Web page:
- Keep the pan over medium heat and carefully pour in the wine and squeeze in the juice from 1 lemon wedge. Simmer and reduce slightly until you have about 1/4 cup. Taste and, if desired, season with salt and pepper to taste. (Keep in mind the finished dish will be plenty salty from the cheese and prosciutto.)
- Pour the sauce around the cutlets, sprinkle with parsley if desired, and serve with lemon wedges for squeezing.
- Veal saltimbocca variation–Replace the chicken cutlets with 4 veal cutlets.
- Storage and reheating–Leftover chicken saltimbocca can be stored in a sealed container in the fridge for up to 3 days. To reheat, place in a 300°F oven until warmed through.
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Nutrition information is automatically calculated, so should only be used as an approximation.
Recipe Testers’ Reviews
This saltimbocca dish was quick and easy to make.
The payoff was great! The end result was so much bigger than the sum of its parts. It’d really impress company. It was equally impressive for just the two of us.
I’ve never used semolina to make breading for meat. Mixed with the grated Romano, parsley, salt, and pepper, it made for a very unusual coating.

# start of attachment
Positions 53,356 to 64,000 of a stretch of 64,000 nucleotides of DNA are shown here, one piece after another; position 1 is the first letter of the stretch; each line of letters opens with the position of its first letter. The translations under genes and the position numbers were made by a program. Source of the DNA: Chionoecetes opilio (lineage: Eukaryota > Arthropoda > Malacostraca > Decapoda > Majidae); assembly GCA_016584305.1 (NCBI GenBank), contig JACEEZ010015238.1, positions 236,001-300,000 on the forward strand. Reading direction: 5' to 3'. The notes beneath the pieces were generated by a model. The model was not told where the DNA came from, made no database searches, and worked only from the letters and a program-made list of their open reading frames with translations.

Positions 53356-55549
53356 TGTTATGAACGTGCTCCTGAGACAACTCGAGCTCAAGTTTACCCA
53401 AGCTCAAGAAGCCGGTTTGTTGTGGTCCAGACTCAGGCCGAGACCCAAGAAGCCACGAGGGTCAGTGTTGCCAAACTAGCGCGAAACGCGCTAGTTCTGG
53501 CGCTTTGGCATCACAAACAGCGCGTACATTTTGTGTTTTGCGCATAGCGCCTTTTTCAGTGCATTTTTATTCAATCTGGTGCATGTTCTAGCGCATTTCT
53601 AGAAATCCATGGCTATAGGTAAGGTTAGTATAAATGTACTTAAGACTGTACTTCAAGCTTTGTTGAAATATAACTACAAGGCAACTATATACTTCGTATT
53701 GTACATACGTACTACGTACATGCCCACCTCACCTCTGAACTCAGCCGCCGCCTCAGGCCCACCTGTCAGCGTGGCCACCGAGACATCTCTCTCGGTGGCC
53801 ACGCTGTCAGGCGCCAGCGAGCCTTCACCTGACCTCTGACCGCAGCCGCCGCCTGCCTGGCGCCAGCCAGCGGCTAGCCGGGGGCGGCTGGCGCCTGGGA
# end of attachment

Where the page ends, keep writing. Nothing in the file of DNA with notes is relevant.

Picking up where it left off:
I didn’t add any salt or pepper to the sauce. I tasted it and didn’t feel that it was needed. I used Sauvignon Blanc for my wine.
An added bonus was that we each ate only one cutlet the night that I made them, which left two for leftovers the next night. This would have fed four, along with the sautéed summer squash, artichoke hearts, and a puree of fava beans we had on the side.
“Italian chicken cordon bleu!” my husband exclaimed as he eyed his dinner.
This chicken saltimbocca is a pretty and tasty twist on fancy stuffed chicken breasts.
Bread thin chicken cutlets—I used slightly smaller cutlets than the recipe specified because that was how the cutlets were packaged—and cook till golden on one side, flip, stack, and melt.
And then, a hit of wine goes into the pan to make a tangy and intensely flavored sauce. (My wine was a very light and very dry rose. It worked fine.)
A squeeze of bright lemon on top and a sprinkle of parsley, and you won’t know whether to take a picture or a bite. This served 2 generously, although it could have served 3 with heftier sides (and less greedy eaters).
This chicken saltimbocca is quick enough to throw together for a weeknight and elegant and delicious enough for company. There’s so much flavor from the sauce, prosciutto, and cheese here that there’s no reason for chicken to be boring again!